The HEW grant included funds earmarked for workshops and a journal to be published three times a year. Sam Abrams, Ted Berrigan, Joel Oppenheimer, and Joel Sloman taught the first workshops; the journal didn’t quite turn out as planned. A professionally printed, perfect-bound journal, edited by Oppenheimer and titled The Genre of Silence, proved to be a one-off (its title was a reference to the muzzling of Isaac Babel’s authorial voice by Joseph Stalin, a clear if clunky sign that the Poetry Project felt somewhat conflicted about the source of its funds, as well as related expectations as to what the journal should be).

The Project and its community found its needs better met by a proposal of Joel Sloman’s: the quicker and cheaper publication of an in-house mimeographed magazine. The first issue of The World was edited by Sloman and appeared in January 1967, some months before the already assembled Genre of Silence, publication of which had been variously held up. Dan Clark provided the cover art, and the issue contained work by Ted Berrigan, Jim Brodey, Michael Brownstein, Marilyn Hacker, John Perreault, Carol Rubinstein, and Michael Stephens, among others.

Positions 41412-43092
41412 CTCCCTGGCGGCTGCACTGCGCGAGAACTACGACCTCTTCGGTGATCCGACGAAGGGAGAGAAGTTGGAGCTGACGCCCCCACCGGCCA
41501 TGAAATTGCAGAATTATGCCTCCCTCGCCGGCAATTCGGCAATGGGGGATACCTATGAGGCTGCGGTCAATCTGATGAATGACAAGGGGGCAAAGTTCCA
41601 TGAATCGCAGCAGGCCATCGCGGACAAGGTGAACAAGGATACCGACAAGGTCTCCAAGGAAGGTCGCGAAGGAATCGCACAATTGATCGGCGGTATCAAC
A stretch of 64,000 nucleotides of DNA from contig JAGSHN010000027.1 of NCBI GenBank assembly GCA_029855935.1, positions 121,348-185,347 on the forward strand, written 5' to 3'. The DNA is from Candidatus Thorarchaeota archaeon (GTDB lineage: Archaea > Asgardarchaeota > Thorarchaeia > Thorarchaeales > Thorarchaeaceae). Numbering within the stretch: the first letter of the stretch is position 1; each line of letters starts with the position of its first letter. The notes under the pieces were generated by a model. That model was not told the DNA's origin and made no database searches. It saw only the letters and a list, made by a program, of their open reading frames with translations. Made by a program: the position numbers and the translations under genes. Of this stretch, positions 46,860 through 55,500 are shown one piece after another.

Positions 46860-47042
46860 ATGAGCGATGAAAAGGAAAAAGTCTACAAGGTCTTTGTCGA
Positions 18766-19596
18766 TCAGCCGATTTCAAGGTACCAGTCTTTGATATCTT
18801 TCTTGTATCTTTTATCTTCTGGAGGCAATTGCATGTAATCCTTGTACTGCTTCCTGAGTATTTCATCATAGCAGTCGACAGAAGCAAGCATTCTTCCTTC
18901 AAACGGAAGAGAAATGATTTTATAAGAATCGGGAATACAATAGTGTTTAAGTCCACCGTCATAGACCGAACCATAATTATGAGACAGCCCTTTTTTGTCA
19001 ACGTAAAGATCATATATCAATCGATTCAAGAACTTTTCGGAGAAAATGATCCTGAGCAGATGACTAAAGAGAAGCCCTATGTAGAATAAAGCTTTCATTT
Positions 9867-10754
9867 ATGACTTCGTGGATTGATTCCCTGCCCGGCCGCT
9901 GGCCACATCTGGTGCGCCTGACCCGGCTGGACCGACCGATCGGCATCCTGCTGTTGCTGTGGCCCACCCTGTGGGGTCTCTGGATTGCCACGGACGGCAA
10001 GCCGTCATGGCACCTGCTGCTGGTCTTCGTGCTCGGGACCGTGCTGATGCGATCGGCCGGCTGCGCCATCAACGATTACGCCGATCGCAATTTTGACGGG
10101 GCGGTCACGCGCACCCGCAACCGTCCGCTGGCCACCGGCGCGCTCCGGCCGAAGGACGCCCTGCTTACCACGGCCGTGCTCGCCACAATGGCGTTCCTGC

This is an an abridged version of Miles Champion’s history of the Poetry Project. The complete essay can be found on the Poetry Project website.

Flyer for a reading by Larry Goodell and Stephen Rodefer at The Poetry Project at St. Mark’s Church, September 26, [no year].

Flyer for a reading by Larry Goodell and Stephen Rodefer at The Poetry Project at St. Mark’s Church, September 26, [no year].

The Paris Review

Magazines & Presses

The Paris Review

Poetry editor, Tom Clark
New York

1964–1974 (nos. 32–56).

The Paris Review 35 (Fall 1965).